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I do not have stackless currently running, so I can not try this myself.

import stackless
ch1 =
ch2 =

ch3 = ch1.receive()

Are ch2 and ch3 then the same channel? Say:

text = "Hallo"
assert text == ch3.receive()

This feature reminded me of a talk about Newsqueak that Robert Pike (of Plan9 fame) gave at Google. In Newsqueak you could send channels over channels.

share|improve this question
Funny this would come up, I was thinking the exact thing about Stackless and how I love that it has channels like Go/Newsqueak have. – Jyaan Jul 21 '10 at 6:32
up vote 4 down vote accepted

Yes. Just tested.

>>> import stackless
>>> ch1 =
>>> def a():
...  ch2 =
...  ch1.send(ch2)
...  ch2.send("Hello")
>>> def b():
...  ch3 = ch1.receive()
...  print ch3.receive()
>>> stackless.tasklet(a)()
<stackless.tasklet object at 0x01C6FCB0>
>>> stackless.tasklet(b)()
<stackless.tasklet object at 0x01C6FAB0>
share|improve this answer

Channels send normal Python references so the data you send (channel, string, whatever) is exactly what is received.

One example of sending a channel over a channel is when you use a tasklet as a service, that is, a tasklet listens on a channel for requests, does work, and returns the result. The request needs to include the data for the work and the return channel for the result, so that the result goes to the requestor.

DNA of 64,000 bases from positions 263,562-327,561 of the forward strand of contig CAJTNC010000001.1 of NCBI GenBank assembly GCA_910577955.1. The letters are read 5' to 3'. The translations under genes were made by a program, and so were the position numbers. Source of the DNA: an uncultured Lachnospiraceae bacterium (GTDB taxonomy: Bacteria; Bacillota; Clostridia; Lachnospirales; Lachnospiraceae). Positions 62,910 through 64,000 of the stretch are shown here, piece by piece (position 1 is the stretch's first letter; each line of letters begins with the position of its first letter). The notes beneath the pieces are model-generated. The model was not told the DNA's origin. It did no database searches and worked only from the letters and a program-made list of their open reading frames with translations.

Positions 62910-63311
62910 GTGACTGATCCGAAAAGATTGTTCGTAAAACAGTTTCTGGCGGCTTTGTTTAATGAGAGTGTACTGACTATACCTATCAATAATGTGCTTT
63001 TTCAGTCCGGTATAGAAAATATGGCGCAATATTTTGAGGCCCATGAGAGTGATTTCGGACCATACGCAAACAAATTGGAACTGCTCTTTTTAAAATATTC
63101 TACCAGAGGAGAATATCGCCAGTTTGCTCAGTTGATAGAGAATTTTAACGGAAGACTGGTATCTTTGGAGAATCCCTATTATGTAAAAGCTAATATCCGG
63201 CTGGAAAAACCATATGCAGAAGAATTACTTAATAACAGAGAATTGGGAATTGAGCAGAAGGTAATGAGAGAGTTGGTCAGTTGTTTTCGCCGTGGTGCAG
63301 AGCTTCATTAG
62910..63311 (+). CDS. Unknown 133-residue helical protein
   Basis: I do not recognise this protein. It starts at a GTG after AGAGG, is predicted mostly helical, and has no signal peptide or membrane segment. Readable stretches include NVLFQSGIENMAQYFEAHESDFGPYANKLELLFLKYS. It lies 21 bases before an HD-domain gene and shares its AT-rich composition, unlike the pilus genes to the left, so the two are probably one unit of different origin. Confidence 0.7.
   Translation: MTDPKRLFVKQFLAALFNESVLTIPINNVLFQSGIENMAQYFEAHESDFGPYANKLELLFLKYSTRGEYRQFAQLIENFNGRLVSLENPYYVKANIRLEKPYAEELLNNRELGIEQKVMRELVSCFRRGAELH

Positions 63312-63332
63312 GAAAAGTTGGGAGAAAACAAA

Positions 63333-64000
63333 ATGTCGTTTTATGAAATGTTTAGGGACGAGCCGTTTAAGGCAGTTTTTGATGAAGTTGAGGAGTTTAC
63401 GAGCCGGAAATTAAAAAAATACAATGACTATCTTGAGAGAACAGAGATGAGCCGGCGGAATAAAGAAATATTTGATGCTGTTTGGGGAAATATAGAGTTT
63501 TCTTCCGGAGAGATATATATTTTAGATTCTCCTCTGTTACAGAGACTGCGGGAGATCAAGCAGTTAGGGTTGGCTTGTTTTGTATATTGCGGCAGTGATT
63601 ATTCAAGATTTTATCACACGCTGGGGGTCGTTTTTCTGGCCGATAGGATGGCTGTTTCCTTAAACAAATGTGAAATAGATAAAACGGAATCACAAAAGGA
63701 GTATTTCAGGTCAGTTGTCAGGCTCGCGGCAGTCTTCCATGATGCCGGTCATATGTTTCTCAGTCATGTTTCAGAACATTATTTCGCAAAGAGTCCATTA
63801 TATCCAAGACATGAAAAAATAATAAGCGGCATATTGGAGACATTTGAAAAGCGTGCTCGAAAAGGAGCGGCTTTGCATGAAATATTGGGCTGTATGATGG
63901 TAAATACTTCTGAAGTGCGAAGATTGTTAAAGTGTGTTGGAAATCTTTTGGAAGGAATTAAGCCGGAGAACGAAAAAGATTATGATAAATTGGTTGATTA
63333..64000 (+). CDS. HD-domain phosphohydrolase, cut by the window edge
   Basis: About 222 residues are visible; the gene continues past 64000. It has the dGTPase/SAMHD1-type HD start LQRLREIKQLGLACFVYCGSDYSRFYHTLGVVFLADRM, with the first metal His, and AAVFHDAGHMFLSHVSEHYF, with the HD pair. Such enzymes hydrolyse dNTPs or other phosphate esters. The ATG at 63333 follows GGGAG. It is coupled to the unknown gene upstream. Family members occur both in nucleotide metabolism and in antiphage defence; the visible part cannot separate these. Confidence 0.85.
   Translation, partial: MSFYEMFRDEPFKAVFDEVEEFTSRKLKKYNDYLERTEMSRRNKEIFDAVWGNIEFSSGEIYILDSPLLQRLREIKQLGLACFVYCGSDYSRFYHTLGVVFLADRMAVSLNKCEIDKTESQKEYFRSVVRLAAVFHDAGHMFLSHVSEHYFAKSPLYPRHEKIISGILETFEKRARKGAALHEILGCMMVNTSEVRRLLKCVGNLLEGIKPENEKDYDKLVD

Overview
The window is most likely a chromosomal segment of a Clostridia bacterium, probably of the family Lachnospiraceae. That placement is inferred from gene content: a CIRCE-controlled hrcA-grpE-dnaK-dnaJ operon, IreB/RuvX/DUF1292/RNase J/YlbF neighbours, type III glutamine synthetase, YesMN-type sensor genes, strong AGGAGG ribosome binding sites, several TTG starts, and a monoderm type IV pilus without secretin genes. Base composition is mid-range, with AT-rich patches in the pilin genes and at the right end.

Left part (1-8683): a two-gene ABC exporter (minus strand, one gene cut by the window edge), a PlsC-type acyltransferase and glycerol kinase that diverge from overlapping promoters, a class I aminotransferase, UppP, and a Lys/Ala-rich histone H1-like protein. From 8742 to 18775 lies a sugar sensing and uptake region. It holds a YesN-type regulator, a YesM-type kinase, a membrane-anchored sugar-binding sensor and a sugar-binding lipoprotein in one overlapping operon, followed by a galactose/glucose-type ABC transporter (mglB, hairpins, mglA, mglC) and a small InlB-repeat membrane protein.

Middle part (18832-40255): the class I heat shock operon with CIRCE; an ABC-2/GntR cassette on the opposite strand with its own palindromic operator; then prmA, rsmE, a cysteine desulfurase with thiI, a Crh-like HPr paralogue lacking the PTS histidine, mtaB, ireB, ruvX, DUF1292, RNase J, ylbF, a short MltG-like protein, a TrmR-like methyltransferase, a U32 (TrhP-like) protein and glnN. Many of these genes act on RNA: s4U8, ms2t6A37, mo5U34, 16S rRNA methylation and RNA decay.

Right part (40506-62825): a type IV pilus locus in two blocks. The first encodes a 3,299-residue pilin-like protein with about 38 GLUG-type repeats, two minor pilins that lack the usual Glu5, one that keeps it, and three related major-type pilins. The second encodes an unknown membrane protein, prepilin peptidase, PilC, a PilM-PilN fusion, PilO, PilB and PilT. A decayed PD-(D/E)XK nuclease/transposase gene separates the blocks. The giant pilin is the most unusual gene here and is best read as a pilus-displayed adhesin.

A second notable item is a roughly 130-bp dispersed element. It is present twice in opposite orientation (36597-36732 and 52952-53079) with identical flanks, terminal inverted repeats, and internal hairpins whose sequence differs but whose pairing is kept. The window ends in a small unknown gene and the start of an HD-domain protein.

Here's an extreme example I developed for my Stackless talk at PyCon a few years ago. This creates a new tasklet for each function call so I can use a recursive implementation of factorial which doesn't need to worry about Python's stack limit. I allocate a tasklet for each call and it gets the return channel for the result.

import stackless 

def call_wrapper(f, args, kwargs, result_ch): 
    result_ch.send(f(*args, **kwargs)) 
    # ... should also catch and forward exceptions ... 

def call(f, *args, **kwargs): 
    result_ch = 
    stackless.tasklet(call_wrapper)(f, args, kwargs, result_ch) 
    return result_ch.receive() 

def factorial(n): 
    if n <= 1: 
        return 1 
    return n * call(factorial, n-1) 

print "5! =", factorial(5) 
print "1000! / 998! =", factorial(1000)/factorial(998)

The output is:

5! = 120 
1000! / 998! = 999000

I have a few other examples of sending channels over channels in my presentation. It's a common thing in Stackless.

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